CHICAGO — Rahm Emanuel leaves the Chicago mayor’s office defiant toward his critics on the left and encouraged — though noncommittal — about Democratic presidential front-runner Joe Biden’s campaign.
Emanuel, who passes the reins to Lori Lightfoot Monday after an often-tumultuous second term, sat down last week with POLITICO for an exclusive interview as he prepared to exit City Hall. Emanuel joins a long list of former Obama soldiers saying it’s “way too early” to endorse a 2020 candidate. But he said Biden is “focusing on Trump, ignoring Democrats and not making a mistake where his prior lack of discipline in prior races” comes back “to haunt him. He’s learned that lesson by being disciplined.”
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Among the nearly two dozen Democrats in the presidential hunt, including first-timers like Pete Buttigieg and former Rep. Beto O’Rourke, no one has a political resume longer than the former vice president. “The problem with Biden, expectations are here,” Emanuel said with his hand high in the air. “For Mayor Pete, Beto and others, expectations are down here. So far, Biden’s biggest challenger is Joe Biden.”
Emanuel, who served as President Barack Obama’s first chief of staff from 2009 to 2010 following a six-year tenure in the House, says that progressive concerns about Biden’s record are proving overstated. “Joe Biden was being told three months ago by activists, ‘You need to apologize for the Violence Against Women Act, for the assault weapons ban, for community policing, for the biggest investments in the crime bill,’” Emanuel said.
Instead, Democrats need to “focus on ideas, not on the ethnicities and backgrounds,” he said. Voters, Emanuel said, are “focused on winning. And whoever can help them win, that’s their ideology.”
And he argues that attacks lobbed at Biden over his hand in crafting the 1994 crime bill have not actually undercut his standing among African-Americans in crucial primary bellwethers like South Carolina.
“All the activists are missing that voters are pragmatic. Activists aren’t pragmatic,” Emanuel said. “That’s what Joe Biden has shown. He’s shown that Democrats want to win. It’s not about ‘You’re not for Medicare for all.’ C’mon.”
Emanuel has had his own strained relationship with progressives in a city where he’s considered too moderate. Even after achieving a $13-an-hour minimum wage in Chicago, “I got yelled at for not getting $15 — meanwhile, Illinois was at $7.25,” he said. “I would just say to the left: It explains sometimes why you don’t win.”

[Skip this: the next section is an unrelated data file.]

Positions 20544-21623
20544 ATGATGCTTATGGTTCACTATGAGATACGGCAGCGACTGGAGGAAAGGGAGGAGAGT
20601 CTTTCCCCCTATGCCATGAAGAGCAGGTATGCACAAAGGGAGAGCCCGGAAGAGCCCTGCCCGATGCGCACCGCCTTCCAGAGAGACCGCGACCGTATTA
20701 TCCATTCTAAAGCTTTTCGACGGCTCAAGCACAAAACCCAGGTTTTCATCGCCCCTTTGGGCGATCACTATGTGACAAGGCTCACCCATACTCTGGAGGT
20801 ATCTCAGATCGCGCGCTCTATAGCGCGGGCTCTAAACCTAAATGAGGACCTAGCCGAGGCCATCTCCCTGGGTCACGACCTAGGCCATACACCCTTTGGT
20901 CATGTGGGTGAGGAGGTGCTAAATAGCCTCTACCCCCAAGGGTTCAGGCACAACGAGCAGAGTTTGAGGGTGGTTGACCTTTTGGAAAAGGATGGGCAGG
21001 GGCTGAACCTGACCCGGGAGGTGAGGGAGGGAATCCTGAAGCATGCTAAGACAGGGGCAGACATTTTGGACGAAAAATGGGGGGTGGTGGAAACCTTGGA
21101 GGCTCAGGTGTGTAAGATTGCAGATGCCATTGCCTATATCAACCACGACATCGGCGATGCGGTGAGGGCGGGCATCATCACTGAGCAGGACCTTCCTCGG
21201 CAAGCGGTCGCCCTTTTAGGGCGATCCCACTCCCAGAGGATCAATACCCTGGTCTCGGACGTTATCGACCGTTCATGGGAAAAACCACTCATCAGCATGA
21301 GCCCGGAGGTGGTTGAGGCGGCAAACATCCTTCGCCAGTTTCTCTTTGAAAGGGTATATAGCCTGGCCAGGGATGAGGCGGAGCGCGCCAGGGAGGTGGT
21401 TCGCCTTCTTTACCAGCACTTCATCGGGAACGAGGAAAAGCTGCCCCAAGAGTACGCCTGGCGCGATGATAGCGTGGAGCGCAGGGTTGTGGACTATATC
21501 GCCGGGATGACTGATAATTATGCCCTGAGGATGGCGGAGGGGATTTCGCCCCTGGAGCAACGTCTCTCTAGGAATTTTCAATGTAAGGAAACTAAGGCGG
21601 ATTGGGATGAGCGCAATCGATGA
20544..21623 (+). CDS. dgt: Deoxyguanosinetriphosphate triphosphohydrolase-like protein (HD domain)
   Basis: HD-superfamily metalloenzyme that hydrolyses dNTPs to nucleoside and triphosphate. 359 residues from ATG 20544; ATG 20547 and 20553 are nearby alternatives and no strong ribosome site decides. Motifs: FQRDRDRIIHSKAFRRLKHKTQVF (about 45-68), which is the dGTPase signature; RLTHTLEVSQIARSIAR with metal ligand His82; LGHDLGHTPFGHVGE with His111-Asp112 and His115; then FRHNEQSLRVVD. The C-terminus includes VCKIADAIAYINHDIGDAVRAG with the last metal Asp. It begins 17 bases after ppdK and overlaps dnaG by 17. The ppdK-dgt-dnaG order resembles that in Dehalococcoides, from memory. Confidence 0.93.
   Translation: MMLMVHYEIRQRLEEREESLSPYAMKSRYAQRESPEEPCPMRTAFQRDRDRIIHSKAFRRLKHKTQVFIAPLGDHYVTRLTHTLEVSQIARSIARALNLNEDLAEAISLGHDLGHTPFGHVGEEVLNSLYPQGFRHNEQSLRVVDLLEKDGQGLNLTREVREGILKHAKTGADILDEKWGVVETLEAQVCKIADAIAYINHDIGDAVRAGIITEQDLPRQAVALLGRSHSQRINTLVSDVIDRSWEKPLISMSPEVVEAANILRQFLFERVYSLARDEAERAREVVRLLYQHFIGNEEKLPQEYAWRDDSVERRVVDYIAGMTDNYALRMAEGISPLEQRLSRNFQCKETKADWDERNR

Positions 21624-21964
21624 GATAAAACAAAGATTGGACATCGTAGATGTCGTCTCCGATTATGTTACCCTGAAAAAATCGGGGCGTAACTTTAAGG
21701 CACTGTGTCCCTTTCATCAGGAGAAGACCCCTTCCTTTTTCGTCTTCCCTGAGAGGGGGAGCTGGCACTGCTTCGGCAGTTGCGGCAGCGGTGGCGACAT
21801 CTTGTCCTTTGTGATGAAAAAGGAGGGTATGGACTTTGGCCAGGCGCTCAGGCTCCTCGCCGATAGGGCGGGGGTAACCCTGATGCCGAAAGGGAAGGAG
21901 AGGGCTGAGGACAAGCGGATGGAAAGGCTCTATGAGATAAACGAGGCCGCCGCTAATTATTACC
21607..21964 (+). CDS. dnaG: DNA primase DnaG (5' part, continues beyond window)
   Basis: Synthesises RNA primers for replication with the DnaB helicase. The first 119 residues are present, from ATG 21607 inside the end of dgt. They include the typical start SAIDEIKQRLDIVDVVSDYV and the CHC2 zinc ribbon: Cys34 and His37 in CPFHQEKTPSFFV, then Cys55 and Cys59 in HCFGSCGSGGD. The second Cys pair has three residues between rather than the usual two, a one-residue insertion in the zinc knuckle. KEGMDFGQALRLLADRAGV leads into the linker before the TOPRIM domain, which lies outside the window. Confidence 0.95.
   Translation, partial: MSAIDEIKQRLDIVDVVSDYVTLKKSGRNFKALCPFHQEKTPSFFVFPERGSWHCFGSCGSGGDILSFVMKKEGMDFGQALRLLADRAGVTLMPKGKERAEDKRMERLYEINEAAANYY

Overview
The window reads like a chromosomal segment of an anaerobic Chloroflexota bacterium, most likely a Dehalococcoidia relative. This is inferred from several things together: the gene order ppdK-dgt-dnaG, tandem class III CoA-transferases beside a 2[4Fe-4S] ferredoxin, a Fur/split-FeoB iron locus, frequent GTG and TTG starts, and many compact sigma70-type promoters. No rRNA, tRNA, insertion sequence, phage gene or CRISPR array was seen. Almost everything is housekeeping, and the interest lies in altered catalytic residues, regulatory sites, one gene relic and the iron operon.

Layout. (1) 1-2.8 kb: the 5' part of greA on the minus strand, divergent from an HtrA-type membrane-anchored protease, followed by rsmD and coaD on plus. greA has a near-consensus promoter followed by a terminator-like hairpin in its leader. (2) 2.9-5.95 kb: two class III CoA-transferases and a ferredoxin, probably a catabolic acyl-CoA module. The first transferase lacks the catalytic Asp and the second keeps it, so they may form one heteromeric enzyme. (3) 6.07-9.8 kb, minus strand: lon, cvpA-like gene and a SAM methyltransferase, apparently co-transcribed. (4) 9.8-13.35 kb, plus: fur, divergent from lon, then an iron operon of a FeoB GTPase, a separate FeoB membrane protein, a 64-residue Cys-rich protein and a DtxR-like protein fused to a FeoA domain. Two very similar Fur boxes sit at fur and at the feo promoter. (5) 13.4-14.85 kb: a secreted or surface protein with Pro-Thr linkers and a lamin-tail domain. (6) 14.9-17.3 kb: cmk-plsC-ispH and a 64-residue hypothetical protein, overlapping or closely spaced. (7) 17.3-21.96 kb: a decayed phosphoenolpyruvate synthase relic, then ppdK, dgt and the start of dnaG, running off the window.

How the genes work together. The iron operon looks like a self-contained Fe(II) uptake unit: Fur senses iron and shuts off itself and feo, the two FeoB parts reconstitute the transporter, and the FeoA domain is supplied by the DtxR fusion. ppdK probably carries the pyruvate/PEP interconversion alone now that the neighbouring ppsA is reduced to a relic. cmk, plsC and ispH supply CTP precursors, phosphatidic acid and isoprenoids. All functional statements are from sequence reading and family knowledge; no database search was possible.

As he wrapped up his work in Chicago’s City Hall, Emanuel said he doesn’t care about how critics assess his record as mayor.
“Sometimes all these people who talk about who they’re trying to fight for don’t even know them. They swirl their white wine, their Chablis, and they sit around and nibble little crackers and brie and they talk about what you have to do. And they’ve never been in the neighborhoods and communities,” he contends.
“Here’s what I do know about politics. Facts have weight,” Emanuel said — suggesting he cares more about his legacy than he might want to admit. He then ticked off what he called his successes. Graduation rates are up: “Fact!” Reading and math scores are up: “Fact!” High school teens enrolling in community college programs are up: “Fact.” Mentoring is up: “Fact.” And poverty is down, he said, waving his arm for the final “Fact!”
And while Emanuel drew criticism for closing underutilized schools, the corruption conviction of one of his schools chiefs and a seven-day teacher strike, he can still point to victories. The teacher strike resulted in securing his campaign promise to lengthen school days for Chicago public school children and full-day kindergarten and universal pre-K.
Later, in the midst of the state’s years-long budget morass and cuts, Emanuel and his Chicago Public Schools chief led a successful campaign to get state lawmakers to boost education spending that ultimately helped underfunded schools across Illinois. It was a hard-fought battle with former Republican Gov. Bruce Rauner, once a friend to Emanuel, but came at a time when it seemed possible that Chicago schools might not even open for one year.
“Income inequality — which is the biggest challenge we have — is really a diploma dive,” he said. “We’ve made education a bridge to a future, rather than a dividing issue. … We positioned Chicago for the future.”